When this posts I should have already made my way to Windermere in England. Currently, I’m sitting in a coffee shop in Edinburgh on my last day in Scotland. It’s been a quick two weeks of tiny winding roads, lots of fog, and massive mountains. They don’t call it the Highlands for nothing. Oh and chips, tons o chips and beer. I’m pretty sure I’ve gained 5 pounds of pure potato.
First things first, I have to complain about the weather. I know I’m supposed to be that positive person that has a grand ole time no matter what the weather, but my hopes were high when arriving here. I can take the cold and rain, but when the fog makes it impossible to see anything I start to get sad. I've been calling it, Scot the Land of disappointment.
I’m not saying I didn’t have a great time here and I thoroughly enjoyed my visit, but there were a few things that I wanted to specifically do. My heart was set on visiting two National Parks and the Isle of Skye. We drove through all of these areas (which was beautiful and fun), but the activities I had planned were a bust. One day it was minus 6 degrees Celsius, raining with no visibility. Consolation prize was visiting a distillery. Not a bad runner up.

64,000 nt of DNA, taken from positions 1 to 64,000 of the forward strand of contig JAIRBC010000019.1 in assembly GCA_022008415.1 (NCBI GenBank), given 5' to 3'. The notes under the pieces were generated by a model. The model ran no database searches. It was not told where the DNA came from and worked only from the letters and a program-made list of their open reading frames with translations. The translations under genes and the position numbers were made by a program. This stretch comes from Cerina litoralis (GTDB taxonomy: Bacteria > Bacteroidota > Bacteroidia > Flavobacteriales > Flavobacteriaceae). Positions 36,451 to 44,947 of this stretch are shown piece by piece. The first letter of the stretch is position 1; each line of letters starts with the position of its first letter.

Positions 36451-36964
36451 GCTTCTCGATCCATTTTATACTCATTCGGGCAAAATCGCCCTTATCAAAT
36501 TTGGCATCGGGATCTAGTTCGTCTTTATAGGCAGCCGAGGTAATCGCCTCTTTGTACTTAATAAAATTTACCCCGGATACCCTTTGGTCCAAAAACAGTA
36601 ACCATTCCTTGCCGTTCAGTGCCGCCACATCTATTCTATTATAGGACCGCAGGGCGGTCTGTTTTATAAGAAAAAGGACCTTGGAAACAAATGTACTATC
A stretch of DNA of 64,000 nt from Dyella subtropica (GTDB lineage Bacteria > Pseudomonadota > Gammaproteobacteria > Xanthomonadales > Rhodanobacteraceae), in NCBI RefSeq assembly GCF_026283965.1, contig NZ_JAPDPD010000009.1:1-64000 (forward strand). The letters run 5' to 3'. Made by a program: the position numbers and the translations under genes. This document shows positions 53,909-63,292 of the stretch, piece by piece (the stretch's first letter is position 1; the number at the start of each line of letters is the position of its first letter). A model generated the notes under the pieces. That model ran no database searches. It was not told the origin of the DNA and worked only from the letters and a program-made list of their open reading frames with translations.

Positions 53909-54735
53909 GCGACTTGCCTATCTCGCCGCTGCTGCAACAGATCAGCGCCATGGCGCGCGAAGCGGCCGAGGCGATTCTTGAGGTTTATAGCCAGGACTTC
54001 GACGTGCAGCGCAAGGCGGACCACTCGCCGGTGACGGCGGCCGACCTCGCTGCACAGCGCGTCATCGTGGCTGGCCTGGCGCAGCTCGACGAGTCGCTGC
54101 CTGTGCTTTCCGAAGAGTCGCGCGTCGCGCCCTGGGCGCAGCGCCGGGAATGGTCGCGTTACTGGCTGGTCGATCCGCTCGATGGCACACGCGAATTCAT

Now that the complaining is out of the way, on to the fun stuff. From what I viewed through the passenger side window, the landscape here is unreal. I see why so many movies are filmed in the country. Photos don’t do justice to the all-encompassing beauty that is around every turn. In the photo below, I was saying, “I want a camera that can capture all of this!” This was my absolute favorite day, and the only walk I was able to do while on Skye. Next time I want to spend a week on this incredible island.
On to the food. There were two options everywhere we went, Italian or meat and potatoes. Oh and of course fish and chips. Granted, we didn’t do any research when looking for places to eat, we just walked the streets until something looked good or we were too hungry to care. It seemed that every Scottish type pub/restaurant served the exact same fare. Baked potatoes stuffed with meat, or a large selection of meaty dishes. Not much for the herbivore. I stuck to soups and chips.
Also, what’s the deal with the Cajun food? There is a Cajun chicken dish on every menu. Sometimes even jambalaya. Usually this was just paprika added to the chicken, and I noticed the same thing throughout Ireland. I need someone to explain this one to me.
This is starting to sound like a negative view of my trip, but in reality I got to squeeze in some fun and interesting things. Great architecture, lots of history, good museums were all included, just not as many outdoor activities as I would have liked. Oh and golf, I guess going to the British Open was pretty cool.
Now I am moving south to hopefully bluer skies, and a little jaunt to a picturesque English village. Those are my favorite kind.